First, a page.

back bends to the force of the movement of the leg. If the physician
grips the ankle instead of the knee there is a great increase in the effect
of the movement.
The Adductor Group. - The adductor group of
thigh muscles, innervated by the obturator nerve, can be stretched as in
Fig. 237. If there is any inflammation in the acetabulum, this movement
will cause the patient great distress, because it stretches the teres ligament.
Dislocation of the Femur. - Dislocations of
the hip joint are usually caused by the forcible spreading of the legs.
The head of the femur is thus forced over the edge of the acetabulum at
its dependent and weakest part, the cotyloid notch. It passes into
the thyroid foramen, and if it remains there all the muscles are stretched
very tightly, and no voluntary movement is possible. The direction
the head takes is dependent on the direction of the force. If the
knee points anteriorly at the time of the forced extreme abduction, the
head, after entering the thyroid foramen, passes out of it posteriorly
and takes a position over the spine of the ischium, great sciatic foramen
or outer surface of the ilium, all owing to the vigorous pulling of the
muscles. If the knee points posteriorly, the head of the femur travels
to a position under the anterior inferior spine of the ilium.
The movements made to reduce these subluxations take
into consideration the fact that the head of the femur must be made to
retrace its route in order to regain its proper position. For example,
a dislocation posteriorly onto the spine of the ischium causes the toe
to turn inward, and there is slight shortening of the leg. The physician
takes a position as in Fig. 239 and carries the knee upward and inward.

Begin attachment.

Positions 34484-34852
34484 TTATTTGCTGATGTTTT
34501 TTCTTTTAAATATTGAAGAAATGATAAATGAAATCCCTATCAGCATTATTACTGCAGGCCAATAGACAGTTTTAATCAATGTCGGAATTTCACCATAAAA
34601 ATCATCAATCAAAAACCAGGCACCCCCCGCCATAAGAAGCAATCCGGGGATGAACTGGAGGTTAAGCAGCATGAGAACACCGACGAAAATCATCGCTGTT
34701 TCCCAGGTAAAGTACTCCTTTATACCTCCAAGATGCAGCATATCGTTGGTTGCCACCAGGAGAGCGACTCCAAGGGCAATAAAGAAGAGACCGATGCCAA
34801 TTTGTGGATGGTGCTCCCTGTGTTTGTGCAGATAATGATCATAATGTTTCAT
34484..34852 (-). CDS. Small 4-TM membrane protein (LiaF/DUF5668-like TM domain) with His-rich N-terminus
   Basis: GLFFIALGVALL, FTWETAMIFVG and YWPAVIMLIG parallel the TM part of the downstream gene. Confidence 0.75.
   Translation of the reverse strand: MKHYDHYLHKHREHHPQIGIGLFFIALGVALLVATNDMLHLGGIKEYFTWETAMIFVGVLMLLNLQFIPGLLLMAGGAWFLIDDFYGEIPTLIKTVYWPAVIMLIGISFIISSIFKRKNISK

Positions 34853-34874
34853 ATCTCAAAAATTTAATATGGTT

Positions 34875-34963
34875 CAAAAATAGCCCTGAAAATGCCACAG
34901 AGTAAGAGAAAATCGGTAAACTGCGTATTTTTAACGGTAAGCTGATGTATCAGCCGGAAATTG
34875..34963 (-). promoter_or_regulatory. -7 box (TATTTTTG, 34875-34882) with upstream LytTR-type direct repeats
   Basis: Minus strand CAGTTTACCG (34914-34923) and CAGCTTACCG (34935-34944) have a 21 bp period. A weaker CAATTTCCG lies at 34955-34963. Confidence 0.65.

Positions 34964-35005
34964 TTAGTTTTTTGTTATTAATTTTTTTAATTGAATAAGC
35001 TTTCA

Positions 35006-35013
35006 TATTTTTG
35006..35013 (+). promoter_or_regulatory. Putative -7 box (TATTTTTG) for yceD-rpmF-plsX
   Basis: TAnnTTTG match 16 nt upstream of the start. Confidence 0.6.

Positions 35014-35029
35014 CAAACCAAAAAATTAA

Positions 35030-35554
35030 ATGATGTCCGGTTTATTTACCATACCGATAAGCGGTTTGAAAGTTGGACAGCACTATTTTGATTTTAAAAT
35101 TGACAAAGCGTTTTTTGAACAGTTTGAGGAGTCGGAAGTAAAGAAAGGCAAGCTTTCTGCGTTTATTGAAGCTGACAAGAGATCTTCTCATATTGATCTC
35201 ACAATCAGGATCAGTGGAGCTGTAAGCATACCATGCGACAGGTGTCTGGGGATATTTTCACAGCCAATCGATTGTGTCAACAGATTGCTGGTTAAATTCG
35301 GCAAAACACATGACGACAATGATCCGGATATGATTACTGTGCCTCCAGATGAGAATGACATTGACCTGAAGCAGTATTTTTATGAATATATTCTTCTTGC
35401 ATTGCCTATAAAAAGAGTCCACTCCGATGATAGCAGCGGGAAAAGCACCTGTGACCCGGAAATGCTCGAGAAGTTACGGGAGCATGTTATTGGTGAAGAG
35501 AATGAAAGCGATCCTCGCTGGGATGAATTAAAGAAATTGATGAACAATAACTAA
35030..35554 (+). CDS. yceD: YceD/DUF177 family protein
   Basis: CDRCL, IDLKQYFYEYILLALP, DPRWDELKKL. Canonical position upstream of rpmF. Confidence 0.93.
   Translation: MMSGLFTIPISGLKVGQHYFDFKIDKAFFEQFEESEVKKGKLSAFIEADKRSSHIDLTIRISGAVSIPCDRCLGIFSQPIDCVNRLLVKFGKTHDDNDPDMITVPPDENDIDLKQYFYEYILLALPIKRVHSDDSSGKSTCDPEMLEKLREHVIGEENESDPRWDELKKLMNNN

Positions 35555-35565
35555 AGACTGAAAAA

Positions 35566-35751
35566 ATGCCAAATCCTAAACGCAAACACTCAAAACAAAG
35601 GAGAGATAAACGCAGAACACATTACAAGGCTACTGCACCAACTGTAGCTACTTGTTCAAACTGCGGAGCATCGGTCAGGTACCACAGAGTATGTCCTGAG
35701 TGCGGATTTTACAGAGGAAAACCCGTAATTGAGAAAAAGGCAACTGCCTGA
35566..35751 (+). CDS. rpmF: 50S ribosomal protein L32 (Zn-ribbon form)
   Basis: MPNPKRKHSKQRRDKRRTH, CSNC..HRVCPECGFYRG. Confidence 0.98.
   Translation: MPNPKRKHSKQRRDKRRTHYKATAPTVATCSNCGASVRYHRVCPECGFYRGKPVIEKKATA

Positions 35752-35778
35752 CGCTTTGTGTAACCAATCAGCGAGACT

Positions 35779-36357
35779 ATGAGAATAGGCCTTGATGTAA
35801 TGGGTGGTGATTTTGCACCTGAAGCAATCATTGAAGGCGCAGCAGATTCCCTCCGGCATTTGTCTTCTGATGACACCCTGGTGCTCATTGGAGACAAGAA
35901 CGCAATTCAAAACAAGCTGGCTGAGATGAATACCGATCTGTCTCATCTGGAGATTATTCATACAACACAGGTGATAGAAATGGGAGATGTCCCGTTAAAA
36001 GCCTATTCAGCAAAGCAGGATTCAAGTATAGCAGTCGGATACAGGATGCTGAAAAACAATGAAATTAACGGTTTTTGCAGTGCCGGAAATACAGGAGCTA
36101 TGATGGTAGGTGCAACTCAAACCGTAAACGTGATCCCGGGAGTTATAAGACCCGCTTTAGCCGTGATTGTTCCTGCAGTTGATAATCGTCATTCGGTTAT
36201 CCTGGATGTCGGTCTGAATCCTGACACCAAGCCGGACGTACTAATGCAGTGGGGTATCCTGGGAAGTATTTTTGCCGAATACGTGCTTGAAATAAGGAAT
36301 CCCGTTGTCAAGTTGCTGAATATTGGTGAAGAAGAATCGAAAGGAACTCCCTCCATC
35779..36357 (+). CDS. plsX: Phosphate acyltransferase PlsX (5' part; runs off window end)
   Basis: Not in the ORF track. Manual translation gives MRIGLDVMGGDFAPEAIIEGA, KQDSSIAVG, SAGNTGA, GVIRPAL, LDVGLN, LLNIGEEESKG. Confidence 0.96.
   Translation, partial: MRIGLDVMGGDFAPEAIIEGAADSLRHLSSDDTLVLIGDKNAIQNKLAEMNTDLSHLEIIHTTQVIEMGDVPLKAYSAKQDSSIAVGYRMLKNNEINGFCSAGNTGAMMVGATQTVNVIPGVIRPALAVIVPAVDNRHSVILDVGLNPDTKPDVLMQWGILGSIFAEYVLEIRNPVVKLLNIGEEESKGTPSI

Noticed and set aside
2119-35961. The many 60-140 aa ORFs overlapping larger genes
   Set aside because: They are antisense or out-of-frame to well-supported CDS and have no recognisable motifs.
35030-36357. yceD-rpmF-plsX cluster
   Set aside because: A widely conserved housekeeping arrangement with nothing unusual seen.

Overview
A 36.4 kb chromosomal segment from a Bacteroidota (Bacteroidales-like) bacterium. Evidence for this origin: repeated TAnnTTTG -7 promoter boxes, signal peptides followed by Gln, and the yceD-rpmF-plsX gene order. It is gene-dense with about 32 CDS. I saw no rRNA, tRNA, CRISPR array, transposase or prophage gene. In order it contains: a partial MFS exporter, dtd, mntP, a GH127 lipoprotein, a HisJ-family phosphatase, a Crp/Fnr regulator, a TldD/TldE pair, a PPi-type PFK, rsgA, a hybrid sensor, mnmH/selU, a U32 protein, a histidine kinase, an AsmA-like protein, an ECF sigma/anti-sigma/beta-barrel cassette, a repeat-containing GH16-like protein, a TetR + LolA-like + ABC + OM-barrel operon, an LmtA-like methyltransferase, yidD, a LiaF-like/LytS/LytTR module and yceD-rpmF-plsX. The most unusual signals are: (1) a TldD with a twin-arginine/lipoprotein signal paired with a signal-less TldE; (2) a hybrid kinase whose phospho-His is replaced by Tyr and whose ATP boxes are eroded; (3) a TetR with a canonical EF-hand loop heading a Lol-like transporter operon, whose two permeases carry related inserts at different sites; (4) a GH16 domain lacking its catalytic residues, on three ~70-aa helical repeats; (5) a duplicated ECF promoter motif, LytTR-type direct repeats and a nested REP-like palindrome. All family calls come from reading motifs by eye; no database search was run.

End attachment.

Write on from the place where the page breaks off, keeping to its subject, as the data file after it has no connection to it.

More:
He forces the knee as far as possible across the median line, then flexes
the thigh hard on the abdomen. This turns the head of the femur downward
and inward. Remember that the head points always in the same direction
as the internal condyle. Now, forcibly abduct and extend the thigh
with a quick external rotation. These movements cannot be made successfully
without a long course of preliminary relaxing treatments, that is, if the
dislocation is an old one.
Direct traction may be used for all dislocations
of the femur, just as for the shoulder, but the muscles are so strong that
it is no small matter to overcome them, hence movements which take advantage
of leverage are much more satisfactory.
The formula for any dislocation of the hip may be
worked out by noting the position of the head of the femur and then carrying
the internal condyle so as to make the head retrace its course. When
shortening or lengthening of the leg is noted, make sure that the iliac
bones are even. A half-inch difference in the length of the legs
may easily be accounted for by the action of the hip muscles.
The pyriformis muscle may contract and compress the
sciatic nerve in its course through the great sciatic foramen. Fig.
239 illustrates the movement to stretch the pyriformis. The physician
holds the pelvis to the table by pressing on the anterior superior spine
of the ilium. The thigh is then strongly adducted.
Stretching the Sciatic Nerves. - Sciatica
is frequently successfully treated by relaxing the pyriforinis, but the
majority of cases require a stretching of the sciatic nerve, which is performed
as in Fig. 238. The physician has great leverage in this movement.
It stretches all the flexor group on the back of the thigh.
The Calf Muscles. - The calf muscles sometimes
contract and make it difficult for the patient to get the heel to the floor.